Cancer Research UK reports record levels of investment in its spinouts

Learn anything. Thousands of top courses to choose from.
Cancer

Cancer Research UK reports its most successful financial year for its biotech spinout companies, despite pressures during the pandemic.

The charity’s commercial arm saw the amount of money from both internal and external sources invested in its spinouts more than double in the last year from £400m (2019/20) to £822m (2020/21). This takes the total investment to date to £2.3 billion, and the total number of spinouts created to over 60.

Cancer Research UK has built an incredible production line for cutting edge start-up companies — one of the most successful in the world.

– Iain Foulkes, chief executive officer of Cancer Research Technology and executive director of research and innovation at Cancer Research UK

Attracting investment is vital to allow spinouts to develop cancer therapies and diagnostics, increasing the likelihood that they will benefit patients sooner.

Notable spinout investments this financial year included ADC Therapeutics, Monte Rosa Therapeutics, Autolus Therapeutics and Achilles Therapeutics.

Star spinouts

ADC Therapeutics raised over £240m in capital and gained approval from the US Food and Drug Administration (FDA) in April this year for their lymphoma drug, Zynlonta. FDA approval means that the drug will now be available in the US to treat adults with diffuse large B cell lymphoma (DLBCL).

The FDA is responsible for regulating food and drug products to ensure that they are safe and effective for the US public. FDA approval often leads to fast-tracked approval of drugs in countries like the UK.

Monte Rosa Therapeutics, a biotechnology company specialising in potential drugs to target and destroy proteins essential for cancer survival, raised over £170m. One of Monte Rosa’s drug candidates for the treatment of lung cancer is currently undergoing studies to determine its safety and dosage for phase 1 clinical trials in humans.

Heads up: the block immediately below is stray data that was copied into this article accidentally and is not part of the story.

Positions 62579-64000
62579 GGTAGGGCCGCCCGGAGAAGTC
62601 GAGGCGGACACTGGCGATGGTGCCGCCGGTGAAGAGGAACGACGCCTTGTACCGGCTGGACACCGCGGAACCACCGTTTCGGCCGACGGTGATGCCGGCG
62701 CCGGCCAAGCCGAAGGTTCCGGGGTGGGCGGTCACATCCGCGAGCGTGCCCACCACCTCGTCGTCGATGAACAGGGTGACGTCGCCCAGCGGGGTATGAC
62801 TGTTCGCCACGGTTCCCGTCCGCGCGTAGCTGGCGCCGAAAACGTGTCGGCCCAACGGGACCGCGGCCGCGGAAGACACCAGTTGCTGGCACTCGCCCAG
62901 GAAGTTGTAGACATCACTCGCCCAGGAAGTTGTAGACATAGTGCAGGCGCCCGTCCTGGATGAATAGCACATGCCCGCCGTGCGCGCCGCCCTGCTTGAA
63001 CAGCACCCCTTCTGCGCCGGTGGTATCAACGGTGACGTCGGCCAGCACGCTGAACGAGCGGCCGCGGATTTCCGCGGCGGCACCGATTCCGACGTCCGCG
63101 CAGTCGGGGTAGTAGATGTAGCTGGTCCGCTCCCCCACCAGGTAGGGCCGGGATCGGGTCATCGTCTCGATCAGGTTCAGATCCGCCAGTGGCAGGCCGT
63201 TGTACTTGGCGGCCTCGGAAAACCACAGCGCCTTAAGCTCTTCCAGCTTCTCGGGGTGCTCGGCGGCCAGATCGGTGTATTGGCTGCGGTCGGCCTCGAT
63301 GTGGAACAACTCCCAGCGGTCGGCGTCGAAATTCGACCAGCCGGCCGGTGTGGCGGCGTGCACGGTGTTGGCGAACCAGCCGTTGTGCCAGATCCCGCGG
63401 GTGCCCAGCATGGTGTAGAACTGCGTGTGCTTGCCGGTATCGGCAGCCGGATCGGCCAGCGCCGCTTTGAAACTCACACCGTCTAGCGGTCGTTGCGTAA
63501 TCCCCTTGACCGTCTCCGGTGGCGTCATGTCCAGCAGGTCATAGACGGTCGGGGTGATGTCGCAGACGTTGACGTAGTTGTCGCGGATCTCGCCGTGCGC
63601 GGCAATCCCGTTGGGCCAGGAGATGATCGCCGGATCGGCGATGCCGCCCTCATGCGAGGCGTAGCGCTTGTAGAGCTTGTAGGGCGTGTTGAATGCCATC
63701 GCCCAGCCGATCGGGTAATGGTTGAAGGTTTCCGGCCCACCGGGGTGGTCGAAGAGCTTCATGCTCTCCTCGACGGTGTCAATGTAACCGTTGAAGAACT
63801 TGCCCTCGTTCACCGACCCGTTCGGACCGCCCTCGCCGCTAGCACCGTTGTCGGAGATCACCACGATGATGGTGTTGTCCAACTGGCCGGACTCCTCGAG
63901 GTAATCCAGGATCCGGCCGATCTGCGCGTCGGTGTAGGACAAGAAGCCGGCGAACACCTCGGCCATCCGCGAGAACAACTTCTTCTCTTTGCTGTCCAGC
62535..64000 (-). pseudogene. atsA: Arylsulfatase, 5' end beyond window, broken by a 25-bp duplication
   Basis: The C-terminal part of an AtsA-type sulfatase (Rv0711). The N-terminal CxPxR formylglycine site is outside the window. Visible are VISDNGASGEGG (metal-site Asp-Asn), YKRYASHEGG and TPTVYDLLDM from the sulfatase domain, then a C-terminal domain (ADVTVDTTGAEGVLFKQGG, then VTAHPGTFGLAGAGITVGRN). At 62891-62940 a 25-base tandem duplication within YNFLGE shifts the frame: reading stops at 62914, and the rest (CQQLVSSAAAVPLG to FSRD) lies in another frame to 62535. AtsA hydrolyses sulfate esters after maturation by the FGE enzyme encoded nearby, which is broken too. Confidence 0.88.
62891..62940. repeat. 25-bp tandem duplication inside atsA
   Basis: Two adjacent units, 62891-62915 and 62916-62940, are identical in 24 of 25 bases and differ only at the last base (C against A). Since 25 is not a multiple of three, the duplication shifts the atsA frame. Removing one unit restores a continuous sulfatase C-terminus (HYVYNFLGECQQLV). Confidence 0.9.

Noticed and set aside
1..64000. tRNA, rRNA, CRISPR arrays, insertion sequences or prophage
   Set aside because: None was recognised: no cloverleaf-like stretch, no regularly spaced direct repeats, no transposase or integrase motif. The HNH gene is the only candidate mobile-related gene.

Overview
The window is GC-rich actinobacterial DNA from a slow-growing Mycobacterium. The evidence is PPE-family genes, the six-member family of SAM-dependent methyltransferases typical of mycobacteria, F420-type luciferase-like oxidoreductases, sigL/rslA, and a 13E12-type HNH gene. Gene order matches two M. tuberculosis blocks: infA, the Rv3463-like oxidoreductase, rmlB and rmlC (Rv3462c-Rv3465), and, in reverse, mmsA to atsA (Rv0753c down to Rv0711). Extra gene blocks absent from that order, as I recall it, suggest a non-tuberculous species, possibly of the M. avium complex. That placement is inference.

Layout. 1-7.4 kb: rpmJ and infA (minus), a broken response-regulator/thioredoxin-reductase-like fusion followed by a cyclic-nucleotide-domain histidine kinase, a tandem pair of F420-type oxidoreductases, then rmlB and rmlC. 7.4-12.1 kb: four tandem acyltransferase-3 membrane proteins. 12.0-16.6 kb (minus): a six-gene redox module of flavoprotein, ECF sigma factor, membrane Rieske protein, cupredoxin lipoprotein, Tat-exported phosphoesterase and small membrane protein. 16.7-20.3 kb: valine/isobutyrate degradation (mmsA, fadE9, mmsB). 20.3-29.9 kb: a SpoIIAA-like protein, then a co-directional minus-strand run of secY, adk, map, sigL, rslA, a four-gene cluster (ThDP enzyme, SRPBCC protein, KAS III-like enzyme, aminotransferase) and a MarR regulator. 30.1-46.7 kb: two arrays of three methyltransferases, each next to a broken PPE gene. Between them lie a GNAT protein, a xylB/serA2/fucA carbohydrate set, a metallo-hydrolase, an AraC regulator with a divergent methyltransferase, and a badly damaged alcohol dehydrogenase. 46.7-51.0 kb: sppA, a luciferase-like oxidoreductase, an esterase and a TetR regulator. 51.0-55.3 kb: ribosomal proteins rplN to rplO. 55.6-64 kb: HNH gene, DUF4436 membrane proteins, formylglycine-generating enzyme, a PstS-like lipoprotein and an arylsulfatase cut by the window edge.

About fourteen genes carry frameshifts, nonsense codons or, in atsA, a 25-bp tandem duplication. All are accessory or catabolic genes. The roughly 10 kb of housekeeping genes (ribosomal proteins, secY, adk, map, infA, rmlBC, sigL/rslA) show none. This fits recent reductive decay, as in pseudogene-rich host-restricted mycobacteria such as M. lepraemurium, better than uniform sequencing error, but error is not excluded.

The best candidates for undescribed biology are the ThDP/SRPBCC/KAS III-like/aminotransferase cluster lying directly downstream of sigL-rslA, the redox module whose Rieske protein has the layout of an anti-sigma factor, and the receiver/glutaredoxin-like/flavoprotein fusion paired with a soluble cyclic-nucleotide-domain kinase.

Autolus Therapeutics, a biopharmaceutical company developing T cell therapies, a type of immunotherapy used to train your immune cells to recognise and kill cancer cells, raised £83m. One of Autolus’s drug candidates, based on early research funded by Cancer Research UK, is set to enter phase 1 clinical trials in early 2022, for the treatment of patients with neuroblastoma.

In addition, 2 Cancer Research UK spinouts managed to close their Initial Public Offering (IPO) this year. This milestone marks the ‘birth’ of a company in its public form, opening the company up to investors and increasing its ability to raise cash.

ADC Therapeutics closed its IPO at over $267.6m on the New York Stock Exchange (NYSE) in May last year. The NYSE, located in New York, is the oldest American exchange in existence and the largest stock exchange in the world.

And Achilles Therapeutics closed its IPO at $175.5m on NASDAQ in April this year. Unlike the NYSE, NASDAQ is a global electronic marketplace for buying and trading. The biopharmaceutical company — co-founded by Professor Charles Swanton, Cancer Research UK’s Chief Clinician — is developing T cell therapies to treat multiple types of solid tumours.

Speaking about his company, Achilles, Professor Swanton said: “Its success highlights just how exceptional Cancer Research UK is at bringing research out of the confinement of a lab and into the hands of patients.”

Achilles has 2 early-stage trials (phase 1/2a) ongoing, including testing their T cell therapy for patients with advanced non small lung cancer and melanoma that’s come back or spread to other parts of the body.

Any revenue that the charity generates from its commercial activities, including spinouts, is ploughed straight back into lifesaving cancer research. The report found that £36.4m in revenue was used for this purpose in the last financial year.

Innovating through a pandemic

The pandemic has shone a light on the life sciences sector as indispensable for tackling large-scale, complex health issues like cancer. And the UK Government’s backing of science and its call for the country to become a science superpower may also be creating a ‘halo’ effect for the sector.

Iain Foulkes said: “Despite an incredibly difficult year, we’ve shown the power of bringing researchers from academia and industry together in partnerships that will change human health for the better.

Our world class research, funded by the British public, is getting picked up by companies that develop tomorrow’s cancer treatments.

“These spinouts secure funding from investors around the world who believe in our science and the power of partnership. We are more committed than ever to bring those life-saving discoveries out of the lab and translate them into patient benefit.”

Read the full annual report for 2020/2021 from Cancer Research UK’s Commercial Partnerships to find out more about the charity’s commercial activities over the past financial year.

More on this topic

Articles You May Like

Woman Who Lost Husband to Male Breast Cancer Goes on Road Trip to Raise Awareness
NHS Test and Trace had critical impact on reducing COVID-19 transmission, new model finds
TikTok Claimed That an Ice Pack and Some Hot Water Could Ease a Migraine, So I Tried It
Theranos whistleblower testifies blood-test machines were about as accurate as a coin toss
Too Little, Too Much Sleep Tied to Impaired Cognition

Leave a Reply

Your email address will not be published. Required fields are marked *